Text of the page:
Failure To Comply With A Consent Order – What Happens?
Financial consent orders are used in divorce proceedings to provide legal standing to any divorce settlement that has been reached by divorcing parties.
But, what happens if one party doesn’t comply with the agreement that has been signed and approved by the Judge?
If there has been a breach of a consent order there are various legal options that can play out, so let’s look at what can happen if your spouse doesn’t comply with the consent order.
A financial order is essentially a written document that sets what has been agreed upon between the divorcing parties regarding financial matters. A consent order needs to be approved by the court before it is legally binding.
What happens if a consent order has been breached?
Both former spouses are legally obliged to abide by the terms contained in a consent order.
If either party breaks one of the terms of a consent order, this will effectively be considered a breach of a court order.
As such, unless there is a good reason for a breach to occur, the court will generally enforce the consent order.
How do you report a failure to comply with a consent order?
The first step should be to find out the reason for any failure to comply with the consent order.
If there was a simple oversight or there is an understandable reason why an ex-spouse was unable to meet their obligations on one occasion, it may be easy to put this right.
For example, if a salary payment was delayed due to an administrative error, which resulted in a maintenance payment arriving slightly late, there is generally no need to report this to the court.
However, if there has been a serious breach or a term of the consent order is being repeatedly broken, it may be necessary to apply to the family court to carry out enforcement procedures.
Before reporting a failure to comply with a consent order, it’s a good idea to send a formal warning letter/email to the former spouse, informing them of the nature of the breach of the order and giving them a reasonable chance to explain and rectify the matter.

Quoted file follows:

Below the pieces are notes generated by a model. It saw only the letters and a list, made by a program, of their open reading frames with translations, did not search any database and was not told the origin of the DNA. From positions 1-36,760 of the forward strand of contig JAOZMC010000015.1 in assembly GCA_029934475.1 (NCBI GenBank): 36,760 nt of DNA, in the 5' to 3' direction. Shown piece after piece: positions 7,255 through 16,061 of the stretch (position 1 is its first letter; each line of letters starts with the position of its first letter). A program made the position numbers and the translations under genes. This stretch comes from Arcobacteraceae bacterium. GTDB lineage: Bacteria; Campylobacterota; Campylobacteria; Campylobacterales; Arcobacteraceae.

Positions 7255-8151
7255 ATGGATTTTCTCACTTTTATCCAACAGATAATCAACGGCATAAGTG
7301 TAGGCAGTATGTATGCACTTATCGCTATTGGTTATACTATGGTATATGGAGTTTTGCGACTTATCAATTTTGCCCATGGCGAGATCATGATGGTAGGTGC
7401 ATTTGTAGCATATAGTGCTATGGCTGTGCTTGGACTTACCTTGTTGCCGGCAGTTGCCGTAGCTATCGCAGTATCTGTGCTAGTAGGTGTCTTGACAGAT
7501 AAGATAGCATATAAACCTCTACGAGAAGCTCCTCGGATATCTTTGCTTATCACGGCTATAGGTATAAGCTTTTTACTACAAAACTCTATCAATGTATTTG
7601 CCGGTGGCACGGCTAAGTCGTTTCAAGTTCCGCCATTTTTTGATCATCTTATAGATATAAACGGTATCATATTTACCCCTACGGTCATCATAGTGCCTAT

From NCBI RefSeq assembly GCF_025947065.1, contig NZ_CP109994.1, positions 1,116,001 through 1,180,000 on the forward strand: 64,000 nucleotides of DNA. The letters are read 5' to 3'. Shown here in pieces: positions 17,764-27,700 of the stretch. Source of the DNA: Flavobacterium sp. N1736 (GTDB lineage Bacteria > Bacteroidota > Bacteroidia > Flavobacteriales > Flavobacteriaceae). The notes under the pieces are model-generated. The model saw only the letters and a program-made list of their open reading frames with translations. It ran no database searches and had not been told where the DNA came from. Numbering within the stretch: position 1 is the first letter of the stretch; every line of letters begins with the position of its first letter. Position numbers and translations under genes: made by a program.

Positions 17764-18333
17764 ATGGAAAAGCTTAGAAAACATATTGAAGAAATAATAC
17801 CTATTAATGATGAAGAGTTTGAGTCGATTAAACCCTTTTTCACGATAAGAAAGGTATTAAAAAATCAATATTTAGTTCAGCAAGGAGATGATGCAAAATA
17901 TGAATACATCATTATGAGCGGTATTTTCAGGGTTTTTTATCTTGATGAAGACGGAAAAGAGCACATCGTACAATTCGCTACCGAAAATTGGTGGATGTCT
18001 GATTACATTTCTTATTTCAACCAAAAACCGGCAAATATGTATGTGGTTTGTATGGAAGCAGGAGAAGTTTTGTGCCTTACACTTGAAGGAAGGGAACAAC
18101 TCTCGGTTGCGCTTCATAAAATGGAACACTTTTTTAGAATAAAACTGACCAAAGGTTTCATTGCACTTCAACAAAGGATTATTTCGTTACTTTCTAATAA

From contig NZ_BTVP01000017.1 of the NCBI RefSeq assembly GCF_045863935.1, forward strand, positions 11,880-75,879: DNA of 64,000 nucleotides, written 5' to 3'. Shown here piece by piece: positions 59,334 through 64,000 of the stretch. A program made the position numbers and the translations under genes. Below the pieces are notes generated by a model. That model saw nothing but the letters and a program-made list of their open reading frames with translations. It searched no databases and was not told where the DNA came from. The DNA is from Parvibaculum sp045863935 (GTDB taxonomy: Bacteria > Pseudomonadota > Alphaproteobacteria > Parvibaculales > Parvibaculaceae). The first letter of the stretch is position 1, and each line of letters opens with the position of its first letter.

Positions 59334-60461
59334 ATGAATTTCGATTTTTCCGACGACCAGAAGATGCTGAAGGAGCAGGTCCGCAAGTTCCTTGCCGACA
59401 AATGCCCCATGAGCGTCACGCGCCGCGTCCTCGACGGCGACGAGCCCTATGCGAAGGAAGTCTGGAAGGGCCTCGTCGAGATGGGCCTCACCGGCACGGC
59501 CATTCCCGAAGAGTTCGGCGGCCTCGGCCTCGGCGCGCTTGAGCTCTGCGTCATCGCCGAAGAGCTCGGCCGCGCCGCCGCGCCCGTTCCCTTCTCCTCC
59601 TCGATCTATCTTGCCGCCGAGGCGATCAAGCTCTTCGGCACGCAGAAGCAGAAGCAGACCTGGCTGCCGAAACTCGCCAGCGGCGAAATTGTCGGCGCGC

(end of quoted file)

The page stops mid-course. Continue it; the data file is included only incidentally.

If the formal letter is ignored or no resolution can be achieved, the next step will be to inform the court that the consent order has been breached and to ask them to take enforcement action.
What happens after you inform the court that the consent order has been breached?
The court will assess whether a breach of the consent order was justifiable. Unless it finds that it was justified, and therefore not enforceable (see circumstances below), it will seek to enforce the consent order.
Enforcement can be done by using a variety of means, depending on the nature of the breach, including for example:
Attachment of earnings order
The court can ask that a specified sum is directly taken from the wages of an ex-spouse to fulfil their obligations to make certain payments (eg maintenance payments).
If one party owes money to their ex, the court can secure the debt against any property they own. Occasionally, they can even be forced to sell the property to release the money.
The signing of documents
If a property needs to be transferred to the other party or shares sold to release funds in order to make a payment to an ex-spouse, the court can step in and sign any relevant documents required for the execution of the transfers etc.
Warrant of execution
Goods can be seized by bailiffs and held or even sold to ensure payments required under the consent order are made.
Committal for breach of undertakings
If either ex-spouse has blatantly breached a direct order of the court relating to the consent order, the court can order a fine and/or sentencing which, in extreme cases, may even include imprisonment for contempt of court.
If the case gets taken to court who pays?
If the court agrees to take enforcement action, the party who has breached the consent order will be liable for not only their own legal costs, but also for the costs of their ex spouse. This includes the fees of solicitors for both parties and the court costs.
In what circumstances may a breach not be enforced?
If the reason for breaching a consent order is considered reasonable by the court, it may refuse to take enforcement action. Decisions will be on a case by case basis, but examples may include:
- An administrative error resulted in delayed payment (as long as this is not part of a pattern).
- Redundancy or financial loss due to external factors (not as a result of gambling etc).
- Illness which results in lower-income.
But although a court may decline to enforce the consent order, it is always a good idea for the divorced parties to first discuss this between themselves and try to resolve the situation. In the case of a material change of circumstances, it may be necessary to amend the original consent order.